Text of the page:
They see it as their Christian duty. But others disagree, saying it extends the hand of fellowship where it was never intended to go.
Two Protestant churches are taking some heat from critics for opening their church buildings to Muslims needing places to worship because their own facilities were either too small, or under construction.
Heartsong Church in Cordova, Tenn., let members of the Memphis Islamic Center hold Ramadan prayers there last September. And Aldersgate United Methodist Church in Alexandria, Va., allows the Islamic Circle of North America to hold regular Friday prayers in their building while their new mosque is being built.
Diane Bechtol of Aldersgate says this is something Christians are called to do: Be neighborly and develop relationships - even those who don't share your beliefs.
But Dr. Alex McFarland, a Christian theologian and radio talk show host, charged these churches “have crossed the line from respect and tolerance, to ... affirmation and endorsement. "We as the church are called to show love, we're called to help. But to let a building simultaneously be used for the activities of a mosque and also the activities of Jesus Christ, it's just incompatible. And I think it's one more example of political correctness and hyper-tolerance gone awry."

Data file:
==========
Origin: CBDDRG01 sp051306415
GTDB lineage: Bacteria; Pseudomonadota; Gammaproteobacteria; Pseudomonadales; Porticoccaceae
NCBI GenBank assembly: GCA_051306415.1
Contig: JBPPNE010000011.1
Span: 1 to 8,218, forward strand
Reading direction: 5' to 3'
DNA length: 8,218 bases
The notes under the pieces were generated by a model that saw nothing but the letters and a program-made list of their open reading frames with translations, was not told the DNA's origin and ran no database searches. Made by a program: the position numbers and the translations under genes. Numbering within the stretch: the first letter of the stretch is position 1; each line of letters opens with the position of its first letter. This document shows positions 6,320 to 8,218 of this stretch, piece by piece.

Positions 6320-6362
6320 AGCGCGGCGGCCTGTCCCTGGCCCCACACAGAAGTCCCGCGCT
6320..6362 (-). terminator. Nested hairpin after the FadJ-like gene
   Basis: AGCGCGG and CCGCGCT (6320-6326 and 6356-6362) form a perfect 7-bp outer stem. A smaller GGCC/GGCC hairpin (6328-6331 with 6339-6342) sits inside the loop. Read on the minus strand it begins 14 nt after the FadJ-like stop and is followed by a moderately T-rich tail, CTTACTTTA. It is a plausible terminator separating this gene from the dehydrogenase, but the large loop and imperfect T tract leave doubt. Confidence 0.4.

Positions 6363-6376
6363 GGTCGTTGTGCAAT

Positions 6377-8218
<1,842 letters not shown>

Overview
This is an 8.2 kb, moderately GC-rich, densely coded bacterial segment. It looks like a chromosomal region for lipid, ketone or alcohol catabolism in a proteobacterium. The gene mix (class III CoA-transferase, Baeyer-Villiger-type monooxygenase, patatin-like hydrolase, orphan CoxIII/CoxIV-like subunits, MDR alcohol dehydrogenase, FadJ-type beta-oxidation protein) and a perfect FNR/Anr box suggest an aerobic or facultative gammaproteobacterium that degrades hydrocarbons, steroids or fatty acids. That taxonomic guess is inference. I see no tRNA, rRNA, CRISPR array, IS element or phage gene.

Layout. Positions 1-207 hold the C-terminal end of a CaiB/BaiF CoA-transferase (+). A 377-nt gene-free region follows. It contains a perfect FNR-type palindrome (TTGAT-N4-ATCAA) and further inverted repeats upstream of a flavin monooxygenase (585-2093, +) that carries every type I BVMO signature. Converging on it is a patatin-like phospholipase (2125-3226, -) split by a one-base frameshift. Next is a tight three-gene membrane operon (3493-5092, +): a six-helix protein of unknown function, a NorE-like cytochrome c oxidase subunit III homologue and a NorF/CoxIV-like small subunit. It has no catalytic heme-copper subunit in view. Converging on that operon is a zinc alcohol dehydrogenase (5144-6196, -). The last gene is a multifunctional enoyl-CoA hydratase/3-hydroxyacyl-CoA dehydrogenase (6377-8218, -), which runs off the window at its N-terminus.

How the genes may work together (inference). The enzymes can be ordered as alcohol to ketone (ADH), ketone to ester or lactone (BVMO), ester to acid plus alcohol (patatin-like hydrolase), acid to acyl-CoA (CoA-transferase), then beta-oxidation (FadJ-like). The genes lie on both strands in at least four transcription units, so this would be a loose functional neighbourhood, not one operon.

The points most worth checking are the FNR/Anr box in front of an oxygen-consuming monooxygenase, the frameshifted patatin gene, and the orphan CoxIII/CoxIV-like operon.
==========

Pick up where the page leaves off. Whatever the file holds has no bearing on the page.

Elsanousi is National Community Outreach Director of the Islamic Society of North America. He says "allowing people the freedom of worship is respectful and strengthens the relationship."
That trend may continue as the Muslim population across the U.S. continues to grow. Mosque construction is at an all-time high. As of September, there were 1,897 mosques in the United States, a 57 percent increase since 2000.
McFarland says the groups run the risk of creating something called “Chrislam” - a combination of the two faiths that essentially ignores the big white elephant in the room: the exclusive claims of both Christianity and Islam.